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Austrian alpine skier competing in super-G

Super giant slalom, or super-G, is a racing discipline of alpine skiing. Along with the faster downhill, it is regarded as a "speed" event, in contrast to the technical events giant slalom and slalom. It debuted as an official World Cup event during the 1983 season and was added to the official schedule of the World Championships in 1987 and the Winter Olympics in 1988.

Much like downhill, a super-G course consists of widely set gates that racers must pass through. The course is set so that skiers must turn more than in downhill, though the speeds are still much higher than in giant slalom (hence the name). Each athlete only has one run to clock the best time. In the Olympics, super-G courses are usually set on the same slopes as the downhill, but with a lower starting point.

HistoryEdit

Super-G was run as a World Cup test event during the 1982 season, with two men's races and a women's race that did not count in the season standings.[1] Approved by the International Ski Federation (FIS) that summer, it was first officially run at the World Cup level in December 1982 at Val-d'Isère, France; the winner was Peter Müller of Switzerland. The first official women's super-G was run a month later in early January 1983, with consecutive events at Verbier, Switzerland. The first winner was Irene Epple of West Germany, and Cindy Nelson of the United States won the next day on a different course.[2] These were the only two races for women in super-G during the 1983 season; the men had three. The event was not universally embraced during its early years,[3] which included a boycott by two-time defending overall champion Phil Mahre in December 1982.[4][5]

For the first three seasons, super-G results were added into the giant slalom discipline for the season standings; it gained separate status for a crystal globe for the 1986 season with five events for both men and women; the first champions were Markus Wasmeier and Marina Kiehl, both of West Germany.

It was added to the World Championships in 1987, held at Crans-Montana, Switzerland. Swiss skiers Pirmin Zurbriggen and Maria Walliser won gold medals to become the first world champions in the event. Super-G made its Olympic debut in 1988 in Calgary, where Franck Piccard of France and Sigrid Wolf of Austria took gold at Nakiska.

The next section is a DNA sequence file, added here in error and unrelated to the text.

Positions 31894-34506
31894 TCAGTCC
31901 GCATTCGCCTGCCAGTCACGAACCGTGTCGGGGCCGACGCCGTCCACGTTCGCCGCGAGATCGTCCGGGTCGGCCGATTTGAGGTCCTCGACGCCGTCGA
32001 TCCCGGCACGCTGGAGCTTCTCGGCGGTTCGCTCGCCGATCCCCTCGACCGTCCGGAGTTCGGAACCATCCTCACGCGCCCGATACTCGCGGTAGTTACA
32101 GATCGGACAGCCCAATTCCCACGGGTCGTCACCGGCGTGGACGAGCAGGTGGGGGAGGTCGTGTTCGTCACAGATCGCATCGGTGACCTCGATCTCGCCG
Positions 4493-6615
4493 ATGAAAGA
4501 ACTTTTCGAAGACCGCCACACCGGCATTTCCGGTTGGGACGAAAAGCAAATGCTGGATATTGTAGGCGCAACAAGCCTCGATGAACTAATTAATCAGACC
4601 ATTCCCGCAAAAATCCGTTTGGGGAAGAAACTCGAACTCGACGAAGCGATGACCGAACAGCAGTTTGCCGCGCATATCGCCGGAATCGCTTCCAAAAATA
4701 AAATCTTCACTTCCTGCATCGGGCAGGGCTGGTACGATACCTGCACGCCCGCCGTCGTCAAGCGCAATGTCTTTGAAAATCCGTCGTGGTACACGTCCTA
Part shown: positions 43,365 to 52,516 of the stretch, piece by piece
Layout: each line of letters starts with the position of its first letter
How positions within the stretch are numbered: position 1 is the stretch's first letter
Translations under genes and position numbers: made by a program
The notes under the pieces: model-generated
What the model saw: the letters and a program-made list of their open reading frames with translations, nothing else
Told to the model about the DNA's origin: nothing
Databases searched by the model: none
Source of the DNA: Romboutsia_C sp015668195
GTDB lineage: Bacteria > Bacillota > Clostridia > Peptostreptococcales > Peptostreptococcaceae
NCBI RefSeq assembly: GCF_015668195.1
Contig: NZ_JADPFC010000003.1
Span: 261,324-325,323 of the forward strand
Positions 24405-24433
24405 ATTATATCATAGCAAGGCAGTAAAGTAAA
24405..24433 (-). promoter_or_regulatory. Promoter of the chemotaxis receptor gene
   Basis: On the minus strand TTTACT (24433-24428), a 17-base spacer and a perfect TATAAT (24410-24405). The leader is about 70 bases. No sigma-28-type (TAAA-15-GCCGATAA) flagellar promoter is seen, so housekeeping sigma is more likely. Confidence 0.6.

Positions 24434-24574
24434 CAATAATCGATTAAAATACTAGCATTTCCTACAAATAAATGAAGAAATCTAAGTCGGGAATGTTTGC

Top racersEdit

Hermann Maier of Austria (nicknamed 'The Herminator') is widely regarded as the greatest male super-G racer, with 24 World Cup victories and five World Cup titles (19982001, 2004). He won the world championship in 1999 and an Olympic gold medal in 1998, three days after a crash in the downhill. Maier's proficiency in super-G was attributed to his thorough course inspection and his aggressive course tactics; he opted for the most direct and dangerous line down the hill. A serious motorcycle accident in August 2001 nearly resulted in an amputation of his lower right leg and sidelined him for the 2002 season, including the 2002 Olympics. After his return to the World Cup circuit in January 2003, Maier won eight more World Cup super-G events and his fifth season title in 2004.

Aksel Lund Svindal of Norway is second on the list with 15 wins in World Cup super-G races, Pirmin Zurbriggen third with his 10 wins. Svindal won Olympic gold in 2010 and his fifth season title in 2014, while Zurbriggen won four consecutive season titles (198790) and the first world championship in 1987. Another notable specialist was Kjetil André Aamodt of Norway, a triple gold medalist in Olympic super-G races, winning in 1992, 2002 and 2006. Aamodt won five World Cup races and two world championship medals (silver and bronze) in the discipline. Marc Girardelli of Luxembourg, a five-time overall World Cup champion, won nine World Cup super-G events. He won season titles in every discipline except super-G, where he was a runner-up three times. Girardelli was the silver medalist in the super-G at the 1987 World Championships and the 1992 Olympics.